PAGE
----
Thursday, September 22, 2011
© 2009 and 2011, the Institute for Applied Common Sense
Today marked the first day of trial in a landmark class action lawsuit in Los Angeles in the United States District Court for the Central District of California.
The plaintiffs, representing all African-American citizens who failed to receive the benefits of affirmative action programs and policies commenced in 1961, allege that the defendants, who were direct beneficiaries of such policies, kept all financial and other benefits, and failed to share them with the African-American population at large.
Federal Judge Lance Ito, having been roundly criticized for allowing the press and media into the courtroom during the O.J. Simpson criminal trial, chose to deny access to all press and media outlets. Last week, the media sought a writ of mandamus to force Judge Ito to permit them into the courtroom. The Ninth Circuit Court of Appeals out of San Francisco summarily denied the petition this past Friday.
However, certain friends of the Institute have acquired information, from sources who wish to remain anonymous, which provides us with some insight into this ground-breaking litigation.
The plaintiffs, led by black descendants of former Senator Strom Thurmond, claim that following the implementation of affirmative action policies, only a small percentage of African-American individuals benefited from set-asides and government contracts, preferential hiring, and admissions to institutions of higher learning.
They further argue that the policies and programs were designed to address centuries of slavery and disparate treatment under Jim Crow laws, and thus were to benefit the African-American community at large and not just certain individuals who fortuitously were in the right place at the right time.
Elliott Spitzer, counsel for the plaintiffs, met with reporters outside of the federal courthouse this morning before testimony began. “We plan to show two things. First, that the beneficiaries of the policies and programs at issue were overwhelmingly individuals who were already doing fairly well in the black community, and were primarily from the black middle and upper classes.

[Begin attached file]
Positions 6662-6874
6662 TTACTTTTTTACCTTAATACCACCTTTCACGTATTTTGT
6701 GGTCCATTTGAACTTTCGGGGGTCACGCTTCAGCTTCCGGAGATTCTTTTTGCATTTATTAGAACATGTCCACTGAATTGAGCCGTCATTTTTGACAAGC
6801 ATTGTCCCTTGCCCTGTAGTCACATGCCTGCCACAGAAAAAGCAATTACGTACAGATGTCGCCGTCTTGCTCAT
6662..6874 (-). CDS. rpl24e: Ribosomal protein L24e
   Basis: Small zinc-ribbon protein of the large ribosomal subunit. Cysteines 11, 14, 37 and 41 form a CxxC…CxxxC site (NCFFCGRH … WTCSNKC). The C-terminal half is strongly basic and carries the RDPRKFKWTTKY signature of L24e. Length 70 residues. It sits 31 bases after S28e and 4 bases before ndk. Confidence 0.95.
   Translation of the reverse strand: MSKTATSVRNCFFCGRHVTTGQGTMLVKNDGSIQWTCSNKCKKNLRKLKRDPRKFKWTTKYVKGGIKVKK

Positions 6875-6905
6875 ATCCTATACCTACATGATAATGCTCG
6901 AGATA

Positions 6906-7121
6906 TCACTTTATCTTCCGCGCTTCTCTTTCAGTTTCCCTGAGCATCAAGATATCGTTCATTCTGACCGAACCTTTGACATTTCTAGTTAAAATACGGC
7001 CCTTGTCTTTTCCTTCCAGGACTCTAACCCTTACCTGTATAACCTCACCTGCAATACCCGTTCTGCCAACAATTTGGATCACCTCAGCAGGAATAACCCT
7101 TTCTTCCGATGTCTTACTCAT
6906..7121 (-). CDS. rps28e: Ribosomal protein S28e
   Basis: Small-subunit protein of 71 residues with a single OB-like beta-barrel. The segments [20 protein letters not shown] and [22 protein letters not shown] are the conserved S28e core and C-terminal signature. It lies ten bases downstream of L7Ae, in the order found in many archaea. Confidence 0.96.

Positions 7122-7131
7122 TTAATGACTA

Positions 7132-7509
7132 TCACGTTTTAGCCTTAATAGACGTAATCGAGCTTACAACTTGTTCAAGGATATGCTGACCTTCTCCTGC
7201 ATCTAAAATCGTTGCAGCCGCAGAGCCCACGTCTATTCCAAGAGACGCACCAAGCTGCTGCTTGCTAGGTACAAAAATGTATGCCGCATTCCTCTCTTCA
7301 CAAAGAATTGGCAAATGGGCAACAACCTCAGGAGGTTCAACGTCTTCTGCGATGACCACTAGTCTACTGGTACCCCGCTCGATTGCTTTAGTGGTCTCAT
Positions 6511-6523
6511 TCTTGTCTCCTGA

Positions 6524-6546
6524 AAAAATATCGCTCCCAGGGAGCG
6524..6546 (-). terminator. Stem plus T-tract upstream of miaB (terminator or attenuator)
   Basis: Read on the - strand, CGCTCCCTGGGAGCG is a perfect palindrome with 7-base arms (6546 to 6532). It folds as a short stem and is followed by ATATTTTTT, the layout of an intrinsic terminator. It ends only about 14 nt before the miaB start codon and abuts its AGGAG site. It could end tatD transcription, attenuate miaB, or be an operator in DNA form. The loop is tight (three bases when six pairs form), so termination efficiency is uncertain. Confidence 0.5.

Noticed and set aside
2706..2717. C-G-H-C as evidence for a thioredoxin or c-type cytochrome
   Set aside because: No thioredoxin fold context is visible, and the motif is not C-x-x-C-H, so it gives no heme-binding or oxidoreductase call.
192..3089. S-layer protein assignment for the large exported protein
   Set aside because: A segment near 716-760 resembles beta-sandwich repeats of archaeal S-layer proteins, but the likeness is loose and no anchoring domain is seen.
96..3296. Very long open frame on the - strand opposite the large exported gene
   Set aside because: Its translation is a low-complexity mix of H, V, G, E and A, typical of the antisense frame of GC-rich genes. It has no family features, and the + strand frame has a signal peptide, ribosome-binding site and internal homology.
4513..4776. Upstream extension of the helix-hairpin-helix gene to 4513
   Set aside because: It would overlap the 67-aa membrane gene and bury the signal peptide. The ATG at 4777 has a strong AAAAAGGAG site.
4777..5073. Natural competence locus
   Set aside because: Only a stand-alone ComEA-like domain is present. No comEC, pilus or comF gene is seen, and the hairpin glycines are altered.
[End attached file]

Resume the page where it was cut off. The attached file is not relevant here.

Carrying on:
“Second, we plan to show that once these beneficiaries of affirmative action entered the workplace, established their respective businesses, entered Corporate America, or otherwise benefited from these programs, they failed to share the financial and societal benefits with those less educated and less fortunate. The poor state of the black community and the high incidence of poverty and crime are evidence of their failure to pass on the benefits.”
Spitzer called as his first witness (on a hostile basis), former Republican National Committee Chairperson Michael Steele. He traced Steele’s financial history since completing law school, and questioned him intensely about what Steele had given back to the African-American community, both financially and otherwise.
Spitzer elicited testimony from Steele to the effect that when Steele was in college and law school, he and his fellow black students reveled in black pride, and the need to empower the black community. Spitzer was able to show that once Steele graduated from school, he began his rapid ascent professionally, including moving to a predominantly Caucasian suburb, removed from the problems of inner-city blacks.
“Do you feel that you have any responsibility to Dr. King and other civil-rights leaders, to pass on your wealth and good fortune to those in the black community less fortunate, and at a minimum, live amongst poor blacks?”
The question drew long stares from the predominantly Hispanic jury, while they awaited Steele’s response. The Judge adjourned the trial for the day before Steele could answer.
In speaking with Rod Blagojevich, counsel for the defendant beneficiaries of the programs and policies, he noted, “There is no legal basis upon which this suit can be brought. There is no legal requirement that the beneficiaries of affirmative action share their good fortune with other members of the black community, or engage in conduct beneficial to the community.”
Spitzer concedes that there is no legal precedent for his position, but argues that that there is an equitable and moral basis for his clients’ suit. He contends that the legal doctrine of quantum meruit is applicable, in that the defendants have been unjustly enriched.